Classical, Early Music, New Music
Tall Poppies TP233.
Reviewed by Inge Southcott, July 1st, 2015
Josie and The Emeralds have received critical acclaim for their concerts in Sydney and Canberra since their formation in 2011. They play an innovative mix of Renaissance works, original compositions by Brooke Green (their director), and her arrangements of both Renaissance and contemporary pieces. They have selected favourites from their current repertoire to produce this, their debut CD. It is excellent, and will ensure their place amongst the top ranks of Australian early music ensembles
“Josie” is Josie Ryan, a soprano who trained initially at Sydney Conservatorium, then studied at The Hague Royal Conservatory (on a Dutch Government grant) where she obtained a Masters degree in Early Vocal Music and Historical Performance Practice. She spent a decade in Europe performing with leading groups like The Tallis Scholars, The Amsterdam Baroque Choir and Collegium Vocale Gents. Her beautiful fresh soprano voice is certainly a delight to hear! It is rare to find such a free production throughout the range in this style of singing where minimal vibrato is preferred. Now back in Sydney, she performs regularly with numerous organisations including Pinchgut Opera, The Australian Brandenburg Choir, Cantillation and as soloist with many leading church choirs.
“The Emeralds” are the Emerald City Viols, a group directed by Brooke Green (a leading baroque violinist, viol and vielle player, and composer) who has extensive experience leading baroque ensembles and as a treble viol soloist. Her composition, The Shades, won the Audience Prize at the 2013 Leo M. Traynor Tenth International Competition for New Music for Viols. It is included on this disc. Laura Moore, Catherine Upex and Fiona Ziegler make up the rest of the consort and all come with impressive credentials in early music. It is exciting to have such an accomplished group based in Sydney so we too can enjoy the burgeoning interest in early music in live performances, and now on this fine disc. To have such interesting and beautiful works written specifically for viols is also an exciting local development.
Dorothy Porter’s poems, audaciously titled Bone Burning Tunes, inspired Green’s four songs for soprano and viols. “The Emerald Leopard” is the second song, the inspiration for the disc title and the programming of works. , and the striking CD cover by Paloma Drehs. Brooke Green explains in the CD notes: the leopard is “a grand object of desire” remaining always untouchable, but “we have been transformed by the desire to reach upwards, to approach the beautiful” and “the potential of the Emerald Leopard to transform modes of perception has been a guiding force in putting this cd together”. Bone Burning Tunes are varied in style, though all basically tonal, with lyrical melodies for the voice, and effective and evocative word painting. “Hot Date” provides a sharp contrast to the other three, being a jazzy number with a walking bass and a dark humorous touch (the date being with Death!).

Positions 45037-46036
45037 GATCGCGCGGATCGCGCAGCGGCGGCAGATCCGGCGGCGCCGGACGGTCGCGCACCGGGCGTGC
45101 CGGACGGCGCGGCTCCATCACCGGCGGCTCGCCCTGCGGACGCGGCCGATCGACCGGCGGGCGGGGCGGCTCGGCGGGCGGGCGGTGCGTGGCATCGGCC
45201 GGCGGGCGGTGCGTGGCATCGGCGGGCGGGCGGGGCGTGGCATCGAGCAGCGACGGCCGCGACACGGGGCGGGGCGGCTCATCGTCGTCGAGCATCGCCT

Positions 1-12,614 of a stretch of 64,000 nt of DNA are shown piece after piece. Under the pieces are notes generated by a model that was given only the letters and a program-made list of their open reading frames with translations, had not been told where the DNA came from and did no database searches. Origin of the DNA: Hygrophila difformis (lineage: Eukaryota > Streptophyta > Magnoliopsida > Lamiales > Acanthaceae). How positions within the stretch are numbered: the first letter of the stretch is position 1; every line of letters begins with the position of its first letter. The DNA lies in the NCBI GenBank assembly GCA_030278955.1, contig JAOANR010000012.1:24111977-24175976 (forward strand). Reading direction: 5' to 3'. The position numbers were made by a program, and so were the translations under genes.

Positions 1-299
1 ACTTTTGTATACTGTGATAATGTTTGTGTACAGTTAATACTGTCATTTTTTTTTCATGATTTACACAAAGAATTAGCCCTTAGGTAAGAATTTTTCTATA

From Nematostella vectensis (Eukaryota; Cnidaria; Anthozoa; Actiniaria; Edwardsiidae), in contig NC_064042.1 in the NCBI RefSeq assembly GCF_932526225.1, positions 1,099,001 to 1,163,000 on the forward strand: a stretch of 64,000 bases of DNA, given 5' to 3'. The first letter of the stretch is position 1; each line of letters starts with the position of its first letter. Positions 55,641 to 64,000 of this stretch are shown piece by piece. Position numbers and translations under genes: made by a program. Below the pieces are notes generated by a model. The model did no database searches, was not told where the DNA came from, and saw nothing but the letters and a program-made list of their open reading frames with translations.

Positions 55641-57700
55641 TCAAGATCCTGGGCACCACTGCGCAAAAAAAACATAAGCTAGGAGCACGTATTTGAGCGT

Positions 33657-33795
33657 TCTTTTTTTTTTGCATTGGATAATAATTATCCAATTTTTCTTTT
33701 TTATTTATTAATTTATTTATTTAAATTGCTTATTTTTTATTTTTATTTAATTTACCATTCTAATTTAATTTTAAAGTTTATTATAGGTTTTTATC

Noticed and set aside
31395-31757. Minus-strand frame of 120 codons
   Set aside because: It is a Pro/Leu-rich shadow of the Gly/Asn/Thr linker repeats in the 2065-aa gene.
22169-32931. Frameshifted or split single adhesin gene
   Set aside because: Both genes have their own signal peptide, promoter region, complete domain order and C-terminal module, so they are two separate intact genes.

Other compositions by Green one can enjoy on the disc are The Shades (the prize-winning piece), Travelling to the Question, Shades of Presence Past and This Body is Not Me. The distinctive mellow tonal qualities of viols and their beautiful blend with their limited dynamic range give these pieces a gentle quality that is most seductive. Often a meditative element was present. Variety to hold the listener’s interest comes with subtle tempo and rhythmic differences and of course the beauty of the soprano’s voice, and the interest of the texts themselves. The beautiful Travelling to the Question has two soprano voices (Ryan and Belinda Montgomery) interweaving gracefully with the strings and uses elements of chant and a melody by Nick Cave (The Carny Song). Also very effective is This Body is Not Me, a song with text about birth and death by Thich Nhat Hanh (b.1926), a renowned Vietnamese Zen Buddhist Monk, teacher, author and poet.
Albanese, composed by Andrea Pandolfo (b.1963) and arranged by Green, is a moving lament of a refugee mother and how moving Ryan can be in her performances. Ross Edwards’ Miniatures is a charming set of 4 gem-like pieces arranged by Green and her arrangement of “Eliza’s Aria” from Wild Swans by Elena Kats-Chernin is very effective and I enjoyed the flexibility and warmth in Ryan’s voice.
I also admired her elegant performances of well-known English Renaissance works such Thomas Morley’s Sing we and Chant It, the three songs of John Dowland (Flow my Tears, In Darkness, Can She Excuse my Wrongs) and the selection of five madrigals of Orlando Gibbons from his 1612 First Set for five voices, which included his renowned The Silver Swan. Flow my Tears is a highlight of the disc –a great song ideally suited to Ryan’s artistry and this recording of a live performance is exquisite in its phrasing. The texts for all works are in the CD booklet along with background information written by Brooke Green that makes for interesting reading.
A most enjoyable disc – a wonderful debut CD by this highly skilled group.